Fort Saskatchewan RCMP will be marching to the sounds of pipes and drums on Wednesday evening (Aug.22) at an event never before held in the city.
 
Inspector Mike McCauley, officer in charge of the local detachment, said that to his knowledge there hasn’t been a Sunset Retreat Ceremony in the Edmonton area for at least 10 years. The ceremonies are a weekly event during the summer in Regina – McCauley is excited to see the tradition come to Fort Saskatchewan.
 
“I have no doubt that families, kids of all ages will find some interesting things to see and do at this event,” he said.
 
The Sunset Retreat Ceremony, held in cooperation with the City of Fort Saskatchewan, will run from 6:30 to 7:15 p.m. at the Fort Heritage Precinct. The ceremony, complete with mounted riders, a pipes and drums band, a cannon display and RCMP marching in red serge, will end with a lowering of the Canadian flag. Before the marching begins (5 to 6:30 p.m.), visitors will have a unique chance to learn more about what police do on the job. RCMP will be setting up a number of displays for the public to look at, including an RCMP helicopter and drag racer, a bomb unit disposal truck, and a police dog demonstration.
 
“And maybe a bite on a poor rookie that’s strapped up in some gear,” McCauley hinted.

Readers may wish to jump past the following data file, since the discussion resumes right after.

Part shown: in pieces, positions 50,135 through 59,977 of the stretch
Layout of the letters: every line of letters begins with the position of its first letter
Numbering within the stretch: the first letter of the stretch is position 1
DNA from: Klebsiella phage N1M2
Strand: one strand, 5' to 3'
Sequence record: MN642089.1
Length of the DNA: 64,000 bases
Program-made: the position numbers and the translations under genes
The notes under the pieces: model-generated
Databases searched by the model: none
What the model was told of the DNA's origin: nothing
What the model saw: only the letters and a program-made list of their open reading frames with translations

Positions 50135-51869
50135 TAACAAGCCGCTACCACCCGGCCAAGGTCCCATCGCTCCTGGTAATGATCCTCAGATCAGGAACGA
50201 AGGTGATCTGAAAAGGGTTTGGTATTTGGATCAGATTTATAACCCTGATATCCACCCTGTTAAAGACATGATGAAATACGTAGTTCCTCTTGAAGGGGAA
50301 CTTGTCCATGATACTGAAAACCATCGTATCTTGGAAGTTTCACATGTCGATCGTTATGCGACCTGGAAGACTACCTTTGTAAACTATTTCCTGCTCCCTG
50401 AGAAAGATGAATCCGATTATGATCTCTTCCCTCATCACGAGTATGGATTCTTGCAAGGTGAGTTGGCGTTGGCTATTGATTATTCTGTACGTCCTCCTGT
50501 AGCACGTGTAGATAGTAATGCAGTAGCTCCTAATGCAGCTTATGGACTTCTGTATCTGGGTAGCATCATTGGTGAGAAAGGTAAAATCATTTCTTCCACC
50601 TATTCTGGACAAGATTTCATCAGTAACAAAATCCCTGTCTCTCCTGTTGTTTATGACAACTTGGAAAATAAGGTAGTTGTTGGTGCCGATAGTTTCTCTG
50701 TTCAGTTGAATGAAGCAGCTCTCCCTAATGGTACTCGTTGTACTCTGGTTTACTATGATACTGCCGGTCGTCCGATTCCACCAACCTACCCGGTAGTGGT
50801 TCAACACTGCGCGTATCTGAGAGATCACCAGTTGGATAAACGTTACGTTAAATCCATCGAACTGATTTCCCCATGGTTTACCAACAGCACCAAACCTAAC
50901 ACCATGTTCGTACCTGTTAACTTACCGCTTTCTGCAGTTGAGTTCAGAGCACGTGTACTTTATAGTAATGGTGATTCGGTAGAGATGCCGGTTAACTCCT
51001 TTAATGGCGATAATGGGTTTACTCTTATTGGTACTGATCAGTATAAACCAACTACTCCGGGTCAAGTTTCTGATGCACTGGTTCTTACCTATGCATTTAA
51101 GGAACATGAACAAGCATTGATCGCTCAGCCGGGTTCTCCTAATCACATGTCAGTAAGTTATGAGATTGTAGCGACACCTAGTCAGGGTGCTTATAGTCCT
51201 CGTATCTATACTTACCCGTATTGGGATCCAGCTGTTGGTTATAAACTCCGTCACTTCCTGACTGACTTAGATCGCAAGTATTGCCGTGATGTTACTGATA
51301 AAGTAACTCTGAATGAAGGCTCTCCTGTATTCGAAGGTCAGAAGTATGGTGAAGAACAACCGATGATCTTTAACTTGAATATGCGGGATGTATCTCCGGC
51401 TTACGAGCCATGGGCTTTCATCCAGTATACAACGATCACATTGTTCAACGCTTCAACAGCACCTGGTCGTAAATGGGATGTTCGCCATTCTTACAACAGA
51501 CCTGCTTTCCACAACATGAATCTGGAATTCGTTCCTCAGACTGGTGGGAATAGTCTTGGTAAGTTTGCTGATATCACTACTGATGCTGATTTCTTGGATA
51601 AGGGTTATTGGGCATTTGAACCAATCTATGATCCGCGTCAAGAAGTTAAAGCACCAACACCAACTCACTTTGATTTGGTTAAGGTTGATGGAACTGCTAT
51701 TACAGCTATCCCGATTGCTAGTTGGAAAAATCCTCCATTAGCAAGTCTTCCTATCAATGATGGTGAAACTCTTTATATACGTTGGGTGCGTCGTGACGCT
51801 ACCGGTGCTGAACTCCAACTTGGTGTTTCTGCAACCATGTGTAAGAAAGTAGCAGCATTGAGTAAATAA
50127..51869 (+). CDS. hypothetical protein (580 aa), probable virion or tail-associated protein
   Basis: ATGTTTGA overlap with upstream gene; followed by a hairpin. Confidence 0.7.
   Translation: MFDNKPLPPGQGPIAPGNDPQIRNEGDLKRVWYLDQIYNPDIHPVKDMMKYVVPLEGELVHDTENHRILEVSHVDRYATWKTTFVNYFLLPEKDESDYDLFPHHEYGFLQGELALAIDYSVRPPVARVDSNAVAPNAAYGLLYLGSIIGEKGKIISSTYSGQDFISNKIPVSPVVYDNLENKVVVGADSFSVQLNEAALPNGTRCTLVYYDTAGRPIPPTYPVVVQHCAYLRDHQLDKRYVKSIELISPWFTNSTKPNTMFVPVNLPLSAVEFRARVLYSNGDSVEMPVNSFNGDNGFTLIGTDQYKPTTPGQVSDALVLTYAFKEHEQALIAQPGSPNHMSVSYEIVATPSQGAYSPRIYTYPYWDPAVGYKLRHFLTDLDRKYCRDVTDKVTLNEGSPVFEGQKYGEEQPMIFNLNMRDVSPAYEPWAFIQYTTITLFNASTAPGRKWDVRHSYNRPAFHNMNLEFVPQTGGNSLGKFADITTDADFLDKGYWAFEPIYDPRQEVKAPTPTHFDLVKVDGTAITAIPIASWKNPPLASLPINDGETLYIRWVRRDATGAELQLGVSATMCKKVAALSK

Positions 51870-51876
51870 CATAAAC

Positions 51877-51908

Up to 50 police officers will be playing in the band or taking part in the ceremonial troop marching. Deputy Commissioner Todd Shean, Commanding Officer of the Alberta RCMP, will also be attending, along with Edmonton police chief Rod Knecht and other dignitaries.
 
According to the city, sunset retreat ceremonies had their origins back in the 17th century, when a lone drummer would walk the streets of town at sundown, tapping a beat on his drum to signal it was time for soldiers to return to their posts. A flag lowering ceremony would be held once the soldiers were back to mark the end of the day. McCauley said that given local policing history—the city’s logo features a mounted police officer—Wednesday’s event will be a great fit for Fort Saskatchewan.
 
McCauley added that the RCMP is more than just officers driving around in police cars.
 
“We have a lot of really interesting toys that we're bringing out to show people,” he said. “And it shows the different facets of policing and of community outreach that the RCMP are involved in.”

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